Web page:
Object data fields consist of hashes within a class's package into which data are stored using the object's ID as the key. A hash is declared as being an object field by following its declaration with the :Field attribute:

    my %info :Field;

(The case of the word Field does not matter, but by convention should not be all lowercase.)

Object Creation

Objects are created using the new method which is exported by Object::InsideOut to each class:

    my $obj = My::Class->new();

Classes do not implement their own new method. Class-specific object initialization actions may be handled by :Init labelled methods (see "Object Initialization").

Parameters are passed in as combinations of key => value pairs and/or hash refs:

    my $obj = My::Class->new('param1' => 'value1');
        # or
    my $obj = My::Class->new({'param1' => 'value1'});
        # or even
    my $obj = My::Class->new(
        'param_X' => 'value_X',
        'param_Y' => 'value_Y',
        {
            'param_A' => 'value_A',
            'param_B' => 'value_B',
        },
        {
            'param_Q' => 'value_Q',
        },
    );

Additionally, parameters can be segregated in hash refs for specific classes:

    my $obj = My::Class->new(
        'foo' => 'bar',
        'My::Class'      => { 'param' => 'value' },
        'Parent::Class'  => { 'data'  => 'info'  },
    );

The initialization methods for both classes in the above will get 'foo' => 'bar', My::Class will also get 'param' => 'value', and Parent::Class will also get 'data' => 'info'. In this scheme, class-specific parameters will override general parameters specified at a higher level:

    my $obj = My::Class->new(
        'default' => 'bar',
        'Parent::Class'  => { 'default' => 'baz' },
    );

My::Class will get 'default' => 'bar', and Parent::Class will get 'default' => 'baz'.

Calling new on an object works, too, and operates the same as calling new for the class of the object (i.e., $obj->new() is the same as ref($obj)->new()).

NOTE: You cannot create objects from Object::InsideOut itself:

    # This is an error
    # my $obj = Object::InsideOut->new();

In this way, Object::InsideOut is not an object class, but functions more like a pragma.

Object Cloning

Copies of objects can be created using the clone method which is exported by Object::InsideOut to each class:

    my $obj2 = $obj->clone();

Object Initialization

Object initialization is accomplished through a combination of an :InitArgs labelled hash (explained in detail in the next section), and an :Init labelled subroutine.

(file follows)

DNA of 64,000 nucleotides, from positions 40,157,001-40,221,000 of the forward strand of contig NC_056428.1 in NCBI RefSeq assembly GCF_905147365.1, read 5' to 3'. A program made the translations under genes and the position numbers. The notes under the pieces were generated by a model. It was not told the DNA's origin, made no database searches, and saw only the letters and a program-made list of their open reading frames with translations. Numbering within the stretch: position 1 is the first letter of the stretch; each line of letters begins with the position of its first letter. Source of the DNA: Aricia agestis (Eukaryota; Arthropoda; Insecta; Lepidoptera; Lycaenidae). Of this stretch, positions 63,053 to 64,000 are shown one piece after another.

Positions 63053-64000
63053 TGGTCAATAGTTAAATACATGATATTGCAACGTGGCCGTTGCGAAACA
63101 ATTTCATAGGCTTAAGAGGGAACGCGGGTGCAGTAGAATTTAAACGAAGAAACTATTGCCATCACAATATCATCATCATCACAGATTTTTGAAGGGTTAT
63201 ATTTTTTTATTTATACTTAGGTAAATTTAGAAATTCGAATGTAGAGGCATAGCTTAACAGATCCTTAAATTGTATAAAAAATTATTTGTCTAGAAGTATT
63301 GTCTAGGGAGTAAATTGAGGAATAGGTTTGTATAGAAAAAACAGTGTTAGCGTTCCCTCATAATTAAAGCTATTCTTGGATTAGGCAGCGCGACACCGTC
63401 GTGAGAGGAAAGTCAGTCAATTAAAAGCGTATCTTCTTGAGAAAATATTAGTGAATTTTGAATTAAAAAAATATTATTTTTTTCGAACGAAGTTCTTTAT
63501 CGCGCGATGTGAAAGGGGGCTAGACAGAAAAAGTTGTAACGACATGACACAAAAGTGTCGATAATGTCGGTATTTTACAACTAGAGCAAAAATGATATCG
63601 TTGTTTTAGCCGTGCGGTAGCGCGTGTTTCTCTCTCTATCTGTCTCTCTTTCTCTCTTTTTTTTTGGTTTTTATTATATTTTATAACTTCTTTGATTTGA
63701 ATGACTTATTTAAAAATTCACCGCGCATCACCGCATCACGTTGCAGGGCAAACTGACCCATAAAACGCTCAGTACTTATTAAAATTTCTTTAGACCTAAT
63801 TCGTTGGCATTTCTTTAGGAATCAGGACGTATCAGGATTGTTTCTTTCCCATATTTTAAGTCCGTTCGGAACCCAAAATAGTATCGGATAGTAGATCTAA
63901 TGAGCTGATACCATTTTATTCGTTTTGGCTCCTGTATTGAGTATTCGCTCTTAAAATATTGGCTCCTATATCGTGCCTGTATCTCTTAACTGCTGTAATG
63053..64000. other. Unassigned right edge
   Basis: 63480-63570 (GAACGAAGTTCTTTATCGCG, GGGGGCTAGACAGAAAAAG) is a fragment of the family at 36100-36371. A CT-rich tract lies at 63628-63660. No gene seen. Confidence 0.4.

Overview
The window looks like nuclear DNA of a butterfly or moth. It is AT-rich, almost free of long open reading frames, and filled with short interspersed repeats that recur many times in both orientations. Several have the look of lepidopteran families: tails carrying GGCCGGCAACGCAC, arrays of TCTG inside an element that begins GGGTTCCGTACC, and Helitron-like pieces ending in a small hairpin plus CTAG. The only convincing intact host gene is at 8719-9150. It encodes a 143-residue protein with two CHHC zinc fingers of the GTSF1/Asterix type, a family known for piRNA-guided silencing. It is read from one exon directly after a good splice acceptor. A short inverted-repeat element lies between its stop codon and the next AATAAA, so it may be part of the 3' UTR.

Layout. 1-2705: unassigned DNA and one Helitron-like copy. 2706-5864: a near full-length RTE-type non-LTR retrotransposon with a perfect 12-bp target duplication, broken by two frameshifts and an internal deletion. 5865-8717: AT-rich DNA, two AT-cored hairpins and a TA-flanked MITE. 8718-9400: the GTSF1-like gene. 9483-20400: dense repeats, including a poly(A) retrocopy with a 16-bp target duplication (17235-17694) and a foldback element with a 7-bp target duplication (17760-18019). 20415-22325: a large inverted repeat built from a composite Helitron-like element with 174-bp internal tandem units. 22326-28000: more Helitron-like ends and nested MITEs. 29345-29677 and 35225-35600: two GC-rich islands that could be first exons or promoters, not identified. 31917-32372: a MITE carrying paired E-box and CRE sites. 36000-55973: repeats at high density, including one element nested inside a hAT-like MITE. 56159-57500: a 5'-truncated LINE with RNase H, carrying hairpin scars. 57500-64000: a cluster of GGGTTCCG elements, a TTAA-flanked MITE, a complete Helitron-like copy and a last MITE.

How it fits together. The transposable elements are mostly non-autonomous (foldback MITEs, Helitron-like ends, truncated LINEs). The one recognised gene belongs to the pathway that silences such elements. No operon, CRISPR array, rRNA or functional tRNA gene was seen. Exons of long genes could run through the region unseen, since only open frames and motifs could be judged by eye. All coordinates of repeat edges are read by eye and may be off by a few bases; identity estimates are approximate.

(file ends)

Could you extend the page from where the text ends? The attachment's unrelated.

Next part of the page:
The :InitArgs labelled hash specifies the parameters to be extracted from the argument list supplied to the new method. These parameters are then sent to the :Init labelled subroutine for processing:

    package My::Class; {
        my %my_field :Field;

        my %init_args :InitArgs = (
            'MY_PARAM' => qr/MY_PARAM/i,
        );

        sub _init :Init
        {
            my ($self, $args) = @_;

            if (exists($args->{'MY_PARAM'})) {
                $my_field($$self) = $args->{'MY_PARAM'};
            }
        }
    }

    package main;

    my $obj = My::Class->new('my_param' => 'data');

(The case of the words InitArgs and Init does not matter, but by convention should not be all lowercase.)

This :Init labelled subroutine will receive two arguments: The newly created object requiring further initialization (i.e., $self), and a hash ref of supplied arguments that matched :InitArgs specifications. Data processed by the subroutine can be placed into the class's field hashes using the object's ID (i.e., $$self).

Object Initialization Argument Specifications

The parameters to be handled by the new method are specified in a hash that is labelled with the :InitArgs attribute.

The simplest parameter specification is just a tag:

    my %init_args :InitArgs = (
        'DATA' => '',
    );

In this case, if a key => value pair with an exact match of DATA for the key is found in the arguments sent to the new method, then 'DATA' => value will be included in the argument hash ref sent to the :Init labelled subroutine.

Rather than counting on exact matches, regular expressions can be used to specify the parameter:

    my %init_args :InitArgs = (
        'Param' => qr/^PARA?M$/i,
    );

In this case, the argument key could be any of the following: PARAM, PARM, Param, Parm, param, parm, and so on. If a match is found, then 'Param' => value is sent to the :Init subroutine. Note that the :InitArgs hash key is substituted for the original argument key. This eliminates the need for any parameter key pattern matching within the :Init subroutine.

With more complex parameter specifications, the syntax changes. Mandatory parameters are declared as follows:

    my %init_args :InitArgs = (
        # Mandatory parameter requiring exact matching
        'INFO' => {
            'Mandatory' => 1,
        },
        # Mandatory parameter with pattern matching
        'input' => {
            'Regex'     => qr/^in(?:put)?$/i,
            'Mandatory' => 1,
        },
    );

If a mandatory parameter is missing from the argument list to new, an error is generated.

For optional parameters, defaults can be specified:

    my %init_args :InitArgs = (
        'LEVEL' => {
            'Regex'   => qr/^lev(?:el)?|lvl$/i,
            'Default' => 3,
        },
    );

The parameter's type can also be specified: